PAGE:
From the outside, the Hotel Berna looks to be another of Barcelona’s art nouveau treasures: with trompe d’oeil paintings. The rooms are third millennium post-modern with lots of very dark wood and black marble (or faux-marble) floors. I don’t know what the original Spanish (or Catalin) was that got twisted into the website description that the hotel is “situated in the neuralgic centre of the modernism.” (A lack of commas also yields “hairdryer in the bath parking.”)
Officially a historical monument, the building was designed and built Josep Cerdi in 1864, which is to say before Art Nouveau and the Barcelona modernism of Antonio Gaudí, Lluis Domnech i Montaner, and Josep Puig i Cadafalci at the end of the 19th century and the beginning of the 20th. I would guess that the inside was completely gutted in recent remodeling (this millennium, but I seem not to have jotted down what year).
The hotel is a short walk (less than ten minutes) of Gaudí’s Casa Mili (better known as “La Perdrera,” the rock quarry) by way (an even shorter walk) of the famous “block of discord” on Paseo Gracia (and the Metro stop of that name). In the other direction on Paseo Gracia, it is less than a ten-minute walk to the Plaza Catalunya and just beyond it, the Gothic Quarter (with the Cathedral and the Picasso Museum). So I rate the location as excellent.
Though less prominent than the Ramblas and Paseo Gracia (both of which run parallel to it, west of it), Roger De Lluria does not lack for automotive traffic. The noise is reduced, but not obliterated, by double-paned glass windows. Noise goes with location in an urban center. Light from outside could be entirely blocked with (rubber?) blackout curtains.
The rooms (I saw several in addition to the one we occupied) are small-London-small, nearly filled by the beds. Ours had some additional, nominal square meters, but they were an internal corridor three steps down from the hallway (clearly a hazard to any drunken guests and even sober ones might stumble or tumble down them, particularly in the dark).
The beds were on the hard side of firm, with the usual European (unwieldy!) long pillows. The bed lights could have been brighter, though I have encountered many dimmer ones. There was a closet (with many hangars), a safe, one luggage rack, a desk (stocked with stationery), and a television that had CNN (in English and a Spanish version). The room also had a safe for guest use.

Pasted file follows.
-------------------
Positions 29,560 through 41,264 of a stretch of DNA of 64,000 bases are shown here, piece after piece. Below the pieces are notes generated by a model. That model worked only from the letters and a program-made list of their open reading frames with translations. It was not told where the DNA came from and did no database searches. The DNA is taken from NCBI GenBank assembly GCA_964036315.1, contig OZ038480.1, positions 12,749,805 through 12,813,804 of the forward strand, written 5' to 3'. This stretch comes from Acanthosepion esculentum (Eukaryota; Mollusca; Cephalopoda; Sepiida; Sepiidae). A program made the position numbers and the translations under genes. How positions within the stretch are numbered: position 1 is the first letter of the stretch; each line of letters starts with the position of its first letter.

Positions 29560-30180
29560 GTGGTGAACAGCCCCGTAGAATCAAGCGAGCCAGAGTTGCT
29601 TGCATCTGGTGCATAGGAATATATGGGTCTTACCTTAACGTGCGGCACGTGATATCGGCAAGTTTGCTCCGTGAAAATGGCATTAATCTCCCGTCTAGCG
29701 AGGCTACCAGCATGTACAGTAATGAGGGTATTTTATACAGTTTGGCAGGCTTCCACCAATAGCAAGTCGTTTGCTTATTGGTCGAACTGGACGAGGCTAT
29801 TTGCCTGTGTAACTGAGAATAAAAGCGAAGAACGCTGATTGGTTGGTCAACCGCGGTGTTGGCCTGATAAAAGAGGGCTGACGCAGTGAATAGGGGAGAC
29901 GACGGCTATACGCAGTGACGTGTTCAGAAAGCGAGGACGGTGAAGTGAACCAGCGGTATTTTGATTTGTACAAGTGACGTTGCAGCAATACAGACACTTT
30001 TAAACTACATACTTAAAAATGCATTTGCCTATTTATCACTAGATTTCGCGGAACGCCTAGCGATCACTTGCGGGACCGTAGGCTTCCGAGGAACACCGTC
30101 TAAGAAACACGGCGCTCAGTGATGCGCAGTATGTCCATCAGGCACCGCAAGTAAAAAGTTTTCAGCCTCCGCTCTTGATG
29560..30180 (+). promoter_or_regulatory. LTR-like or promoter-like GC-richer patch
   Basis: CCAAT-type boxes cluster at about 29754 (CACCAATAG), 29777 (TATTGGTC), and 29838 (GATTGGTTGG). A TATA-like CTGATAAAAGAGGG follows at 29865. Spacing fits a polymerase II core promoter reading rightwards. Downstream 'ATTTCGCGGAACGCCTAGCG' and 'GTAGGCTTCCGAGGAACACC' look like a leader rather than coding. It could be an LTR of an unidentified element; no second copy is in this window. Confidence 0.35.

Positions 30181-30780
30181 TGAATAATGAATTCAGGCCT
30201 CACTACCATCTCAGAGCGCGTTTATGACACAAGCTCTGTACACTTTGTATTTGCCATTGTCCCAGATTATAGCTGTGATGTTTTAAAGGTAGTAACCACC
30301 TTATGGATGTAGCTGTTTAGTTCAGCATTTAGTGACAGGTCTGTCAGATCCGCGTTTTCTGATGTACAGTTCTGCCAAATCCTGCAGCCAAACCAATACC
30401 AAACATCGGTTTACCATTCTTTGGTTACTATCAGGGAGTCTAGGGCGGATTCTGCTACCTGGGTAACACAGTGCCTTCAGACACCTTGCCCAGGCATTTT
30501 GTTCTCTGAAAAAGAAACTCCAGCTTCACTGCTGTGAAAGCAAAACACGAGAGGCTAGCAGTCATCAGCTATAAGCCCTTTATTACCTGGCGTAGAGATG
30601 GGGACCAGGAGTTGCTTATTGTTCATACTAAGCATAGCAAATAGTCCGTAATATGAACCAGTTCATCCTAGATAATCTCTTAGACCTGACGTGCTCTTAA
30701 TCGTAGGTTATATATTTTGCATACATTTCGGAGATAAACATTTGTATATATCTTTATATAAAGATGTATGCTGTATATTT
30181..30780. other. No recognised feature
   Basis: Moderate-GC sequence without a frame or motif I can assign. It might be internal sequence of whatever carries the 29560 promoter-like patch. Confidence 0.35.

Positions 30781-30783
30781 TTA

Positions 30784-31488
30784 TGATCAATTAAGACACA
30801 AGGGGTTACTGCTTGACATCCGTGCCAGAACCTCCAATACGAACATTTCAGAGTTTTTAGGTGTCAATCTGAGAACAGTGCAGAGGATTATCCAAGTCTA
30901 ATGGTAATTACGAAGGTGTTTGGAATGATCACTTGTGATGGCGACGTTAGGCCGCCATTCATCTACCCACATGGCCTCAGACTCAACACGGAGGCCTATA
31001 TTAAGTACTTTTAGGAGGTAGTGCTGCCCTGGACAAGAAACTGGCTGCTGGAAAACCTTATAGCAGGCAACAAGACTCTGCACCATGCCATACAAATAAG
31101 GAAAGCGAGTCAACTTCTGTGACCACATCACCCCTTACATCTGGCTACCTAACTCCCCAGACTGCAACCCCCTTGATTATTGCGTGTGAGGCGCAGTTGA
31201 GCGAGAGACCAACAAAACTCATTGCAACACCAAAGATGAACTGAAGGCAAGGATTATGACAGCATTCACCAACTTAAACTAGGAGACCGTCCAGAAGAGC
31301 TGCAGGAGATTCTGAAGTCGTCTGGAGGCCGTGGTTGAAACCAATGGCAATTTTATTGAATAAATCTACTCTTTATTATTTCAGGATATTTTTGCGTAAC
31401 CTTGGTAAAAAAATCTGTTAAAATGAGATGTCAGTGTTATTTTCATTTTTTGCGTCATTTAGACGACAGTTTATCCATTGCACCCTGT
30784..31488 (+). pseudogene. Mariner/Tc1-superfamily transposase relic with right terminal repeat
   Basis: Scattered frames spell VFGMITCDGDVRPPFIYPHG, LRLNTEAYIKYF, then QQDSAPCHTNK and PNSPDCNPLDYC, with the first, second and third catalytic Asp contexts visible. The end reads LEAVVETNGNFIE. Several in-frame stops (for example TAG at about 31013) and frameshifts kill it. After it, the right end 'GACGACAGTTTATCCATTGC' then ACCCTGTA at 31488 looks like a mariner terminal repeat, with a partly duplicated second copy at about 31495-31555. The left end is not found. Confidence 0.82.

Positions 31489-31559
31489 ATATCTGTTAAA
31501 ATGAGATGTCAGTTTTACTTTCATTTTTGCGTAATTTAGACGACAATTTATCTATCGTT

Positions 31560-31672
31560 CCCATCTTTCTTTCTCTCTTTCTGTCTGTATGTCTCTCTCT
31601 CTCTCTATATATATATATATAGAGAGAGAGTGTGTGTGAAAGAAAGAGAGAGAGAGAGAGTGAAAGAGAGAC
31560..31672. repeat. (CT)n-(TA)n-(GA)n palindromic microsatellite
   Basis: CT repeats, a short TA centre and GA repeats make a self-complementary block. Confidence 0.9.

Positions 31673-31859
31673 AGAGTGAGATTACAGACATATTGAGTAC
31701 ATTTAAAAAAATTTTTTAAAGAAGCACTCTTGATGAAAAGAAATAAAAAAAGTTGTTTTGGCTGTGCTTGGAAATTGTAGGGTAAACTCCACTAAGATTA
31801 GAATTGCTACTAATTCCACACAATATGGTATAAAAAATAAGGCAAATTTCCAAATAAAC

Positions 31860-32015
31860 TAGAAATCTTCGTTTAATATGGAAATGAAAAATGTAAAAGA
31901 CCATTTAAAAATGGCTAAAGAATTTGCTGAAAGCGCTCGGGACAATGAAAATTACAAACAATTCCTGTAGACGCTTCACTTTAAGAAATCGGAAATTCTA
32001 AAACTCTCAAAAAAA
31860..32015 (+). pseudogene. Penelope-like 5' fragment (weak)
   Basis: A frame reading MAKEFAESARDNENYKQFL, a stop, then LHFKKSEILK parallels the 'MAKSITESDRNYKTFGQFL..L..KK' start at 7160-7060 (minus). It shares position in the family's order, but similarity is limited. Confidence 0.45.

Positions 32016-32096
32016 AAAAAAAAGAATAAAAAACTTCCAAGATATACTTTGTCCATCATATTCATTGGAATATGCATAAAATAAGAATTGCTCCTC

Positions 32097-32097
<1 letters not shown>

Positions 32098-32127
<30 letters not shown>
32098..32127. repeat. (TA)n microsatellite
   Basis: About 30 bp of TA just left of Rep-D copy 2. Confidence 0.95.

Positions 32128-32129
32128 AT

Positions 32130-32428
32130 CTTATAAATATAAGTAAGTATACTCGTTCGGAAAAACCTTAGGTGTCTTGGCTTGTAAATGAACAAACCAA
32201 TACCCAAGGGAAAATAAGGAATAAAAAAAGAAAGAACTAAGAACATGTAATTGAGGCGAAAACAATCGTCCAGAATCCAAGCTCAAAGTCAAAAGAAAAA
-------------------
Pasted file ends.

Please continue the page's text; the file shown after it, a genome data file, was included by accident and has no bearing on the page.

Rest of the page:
The rooms had Internet ports, but I did not have my laptop to test them or to see if there was a charge for using them. (Sorry!)
Temperature control was a bit perplexing, because (on late-April nights), we were not sure whether we wanted heat or air-conditioning. (This should be not problem in summer or winter!)
The bathroom was less cramped than the bedroom. It had a bidet, a detail (/shaving) mirror, a hair-dryer, a deep bathtub with a detachable shower head, thick, large bath towels. Toiletries included two shampoos, two razors with shaving cream, a shoe buffer, and a sponge (which I discovered was standard issue in northern Spain; I don’t remember it being included in hotel rooms in southern Spain…). It was well lit.
The bedroom, bathroom, corridors, and, indeed the whole hotel were immaculately clean.
The included breakfast buffet offered extensive choices of cheeses, cold cuts, cereals, etc., bacon, two kinds of sausage (per day, not the same from day to day), and excellent coffee. There was a “tortilla” (the Spanish tortilla is an egg dish like the Italian frittata, not the Mexican/Central American kind) and eggs/omelets could be made to order. The breakfast buffet runs until 11 a.m. I can’t vouch for it still having everything, but suspect that it does.
Although we had no call to interact with the front-desk staff,other than to check-in and check-out, they seemed helpful and efficient, and opened the street map they gave us to mark where the hotel was for us.
Online booking is available at www.cataloniaberna.com (which has a photo in which one can see the paintings on the exterior).
The address is Roger de Lluria 60 in the Eixempla district (the mid-19th-century expansion of the city). The Gothic Quarter is a walk of about ten minutes to the south, the “Block of Discord” on Paseo Gracia is about a five-minute walk to the west, with Casa Mili another few minutes up Paseo Gracia.
Although our stay was pleasant, I preferred staying in the Hotel Alexandra, which has less small rooms, is even closer to Casa Mili and the Gracia Metro stop, and is on a quieter street (between Paseo Gracia and the Ramblas, at Mallorca Street 251 (though the Berna beds had top sheets, unlike the Alexandra ones; we had a breakfastless rate there, so can’t compare the breakfasts).